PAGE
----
Estimate Too High - Thanks But No Thanks

Decorating By sassycleo Updated 27 Jun 2008 , 6:40pm by Merry1227

sassycleo Posted 26 Jun 2008 , 5:55pm
post #1 of 22

Ok so I had a tasting recently, and I thought I did pretty well. We had a great consultation, the couple and myself I thought hit it off immediately.

The design we came up with was unique something I haven't seen anywhere else. I spent over two hours with them. I sent them the quote and honestly didn't think I was out of line with what I was asking. I got the rejection letter today icon_sad.gif

They loved the tasting - she goes on to say it's the best tasting they have been to by far but they are on a very tight budget. etc etc etc.

What do you do when presented with this. I'm at work right now and don't have the contract to give any information on servings and what I quoted, I can provide that tonight if needed.

Do I say ok and move on and forget about it - or do you then approach them with a lower price (which is something I'm not sure is really justified I really don't feel I was asking too much.).

I'm just at a loss I guess. Telling me the cakes and fillings were delicious and it was the best tasting by far but then telling me I'm not getting the job well plainly sucks!

Maybe I'm just too used to booking my tastings, don't know but what I do know is for some reason this one really has bummed me out!

21 replies
aswartzw Posted 26 Jun 2008 , 6:30pm
post #2 of 22

DON'T lower!!!! No No No....

Just because people can't afford you doesn't mean you are over-priced. They simply can't afford you.

Just move on. Somebody else will pay your price when you fit into their budget. thumbs_up.gif

chutzpah Posted 26 Jun 2008 , 7:23pm
post #3 of 22

C'mon over here and let me slap you up!! icon_smile.gif How can you even contemplate lowering your price? Their budget is not your concern here. Getting paid is. Close the door on them. The next customer is right around the corner.

jammjenks Posted 26 Jun 2008 , 7:36pm
post #4 of 22
Originally Posted by sassycleo

Do I say ok and move on and forget about it - or do you then approach them with a lower price (which is something I'm not sure is really justified I really don't feel I was asking too much.).


Absolutely not. Now you've been on CC long enough to know better than that!

sassycleo Posted 26 Jun 2008 , 7:45pm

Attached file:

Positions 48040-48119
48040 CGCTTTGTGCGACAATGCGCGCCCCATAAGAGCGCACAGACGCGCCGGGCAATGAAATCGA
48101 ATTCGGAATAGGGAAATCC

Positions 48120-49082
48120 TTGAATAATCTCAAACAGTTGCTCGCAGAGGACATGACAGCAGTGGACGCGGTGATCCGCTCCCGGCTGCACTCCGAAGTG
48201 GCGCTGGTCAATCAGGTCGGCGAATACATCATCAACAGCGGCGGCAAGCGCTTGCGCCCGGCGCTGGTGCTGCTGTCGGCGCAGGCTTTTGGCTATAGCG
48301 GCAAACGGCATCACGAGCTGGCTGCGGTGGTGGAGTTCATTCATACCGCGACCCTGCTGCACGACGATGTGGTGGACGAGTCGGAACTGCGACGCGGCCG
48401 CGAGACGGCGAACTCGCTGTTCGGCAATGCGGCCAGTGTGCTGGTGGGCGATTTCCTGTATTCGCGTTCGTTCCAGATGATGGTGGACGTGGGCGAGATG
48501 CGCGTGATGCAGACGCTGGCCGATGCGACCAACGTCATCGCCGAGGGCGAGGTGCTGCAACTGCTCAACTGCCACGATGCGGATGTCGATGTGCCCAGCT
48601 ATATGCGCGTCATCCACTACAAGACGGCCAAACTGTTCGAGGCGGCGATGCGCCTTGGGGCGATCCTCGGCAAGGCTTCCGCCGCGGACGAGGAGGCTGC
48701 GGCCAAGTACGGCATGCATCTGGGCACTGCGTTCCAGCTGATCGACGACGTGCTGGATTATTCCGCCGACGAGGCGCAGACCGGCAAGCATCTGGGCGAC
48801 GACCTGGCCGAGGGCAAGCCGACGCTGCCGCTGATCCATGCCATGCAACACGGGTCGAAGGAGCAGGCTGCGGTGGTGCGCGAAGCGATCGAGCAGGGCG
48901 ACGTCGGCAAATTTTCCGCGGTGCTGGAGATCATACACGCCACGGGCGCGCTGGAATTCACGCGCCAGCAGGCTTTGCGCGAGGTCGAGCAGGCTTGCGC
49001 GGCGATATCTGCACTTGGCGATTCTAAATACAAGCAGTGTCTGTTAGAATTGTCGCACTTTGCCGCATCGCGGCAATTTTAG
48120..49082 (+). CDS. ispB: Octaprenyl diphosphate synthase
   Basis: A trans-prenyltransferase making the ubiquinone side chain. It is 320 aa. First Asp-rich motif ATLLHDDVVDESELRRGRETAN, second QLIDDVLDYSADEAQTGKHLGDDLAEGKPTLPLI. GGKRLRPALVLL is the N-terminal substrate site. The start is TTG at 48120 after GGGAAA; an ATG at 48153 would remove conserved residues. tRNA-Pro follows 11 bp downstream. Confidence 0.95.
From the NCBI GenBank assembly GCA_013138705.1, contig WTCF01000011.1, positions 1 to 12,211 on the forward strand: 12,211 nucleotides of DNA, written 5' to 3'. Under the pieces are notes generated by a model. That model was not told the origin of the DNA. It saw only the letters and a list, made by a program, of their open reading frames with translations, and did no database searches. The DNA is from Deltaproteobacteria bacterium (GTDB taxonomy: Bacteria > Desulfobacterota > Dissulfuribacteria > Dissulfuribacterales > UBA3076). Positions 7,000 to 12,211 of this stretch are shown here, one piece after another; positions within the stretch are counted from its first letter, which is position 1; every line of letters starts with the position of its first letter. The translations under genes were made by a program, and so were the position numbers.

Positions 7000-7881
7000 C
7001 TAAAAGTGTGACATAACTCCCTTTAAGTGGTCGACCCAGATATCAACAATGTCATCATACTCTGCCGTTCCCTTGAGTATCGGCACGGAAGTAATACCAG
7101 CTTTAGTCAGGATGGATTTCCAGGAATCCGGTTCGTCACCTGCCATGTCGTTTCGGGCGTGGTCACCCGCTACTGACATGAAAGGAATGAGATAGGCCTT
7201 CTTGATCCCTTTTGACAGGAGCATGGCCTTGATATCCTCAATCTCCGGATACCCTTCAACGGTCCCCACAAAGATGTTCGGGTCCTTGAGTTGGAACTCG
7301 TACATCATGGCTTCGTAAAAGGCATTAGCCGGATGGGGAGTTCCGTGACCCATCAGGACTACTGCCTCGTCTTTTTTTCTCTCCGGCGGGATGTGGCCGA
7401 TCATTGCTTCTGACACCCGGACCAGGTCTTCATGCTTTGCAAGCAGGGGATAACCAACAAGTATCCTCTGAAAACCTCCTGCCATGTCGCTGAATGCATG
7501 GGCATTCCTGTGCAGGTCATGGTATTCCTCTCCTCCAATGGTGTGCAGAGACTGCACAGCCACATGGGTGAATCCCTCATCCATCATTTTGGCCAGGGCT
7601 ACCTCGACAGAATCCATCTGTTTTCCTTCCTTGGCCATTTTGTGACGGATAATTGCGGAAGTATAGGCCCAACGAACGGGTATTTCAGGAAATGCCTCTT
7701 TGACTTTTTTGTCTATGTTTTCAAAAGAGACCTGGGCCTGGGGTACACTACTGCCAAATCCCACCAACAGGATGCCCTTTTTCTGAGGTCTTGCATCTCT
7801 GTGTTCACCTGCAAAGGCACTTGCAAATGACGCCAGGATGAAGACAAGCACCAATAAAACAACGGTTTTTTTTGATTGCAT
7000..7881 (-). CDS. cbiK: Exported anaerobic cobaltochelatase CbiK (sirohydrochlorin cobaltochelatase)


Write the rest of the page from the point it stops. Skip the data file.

post #5 of 22

A great big Thank you Ladies!

Yeah I know I've been on CC long enough however this would have been one step closer to part time or even quitting the full time job.

I guess it was a case of the bummies taking over my brain, I really wanted to do the cake - came up some really cool ideas on my own that I'm sure they will take to someone else to do which ticks me off.

How do you keep your ideas from someone else's portfolio?

I really wanted this one!! Grrrrr..... frustration, that is what it is!

onceuponacake Posted 26 Jun 2008 , 7:54pm
post #6 of 22

I know some decorators will put on their designs: Property of SoandSOBakery

Not that it would stop them from showing it to another cake designer, but the cake designer might think twice

JoAnnB Posted 26 Jun 2008 , 7:54pm
post #7 of 22

Ask their budget in advance
never give them any drawings or details until you have a deposit.

better luck, next time.

becky27 Posted 26 Jun 2008 , 8:03pm
post #8 of 22

well i am glad you are not going to lower your prices after all.....your next cake order will you don't know if that is really their final answer....if you are the best they have had...perhaps the remaining tastings will not go well either and they will somehow manage to fit you into their budget!!!!!!! you know??? well good luck....and way to go on sticking to your guns!!!!!!!

acookieobsession Posted 27 Jun 2008 , 12:43am
post #9 of 22

I offer them an alternate suggestion (a verbal description, take this off, do this instead). Some way to make it lower price, but not give out your drawing.


terrig007 Posted 27 Jun 2008 , 12:47am
post #10 of 22

Sassy, do they have the drawing? I'm sorry to hear about this.

JenniferMI Posted 27 Jun 2008 , 12:50am
post #11 of 22

Personally, if I heard that same story time and time again, I would rethink my pricing...but for this ONE, no way! Hold to your price. You might explain in the future that you can do kitchen cakes to ease the budget somewhat....

Jen icon_smile.gif

all4cake Posted 27 Jun 2008 , 1:06am
post #12 of 22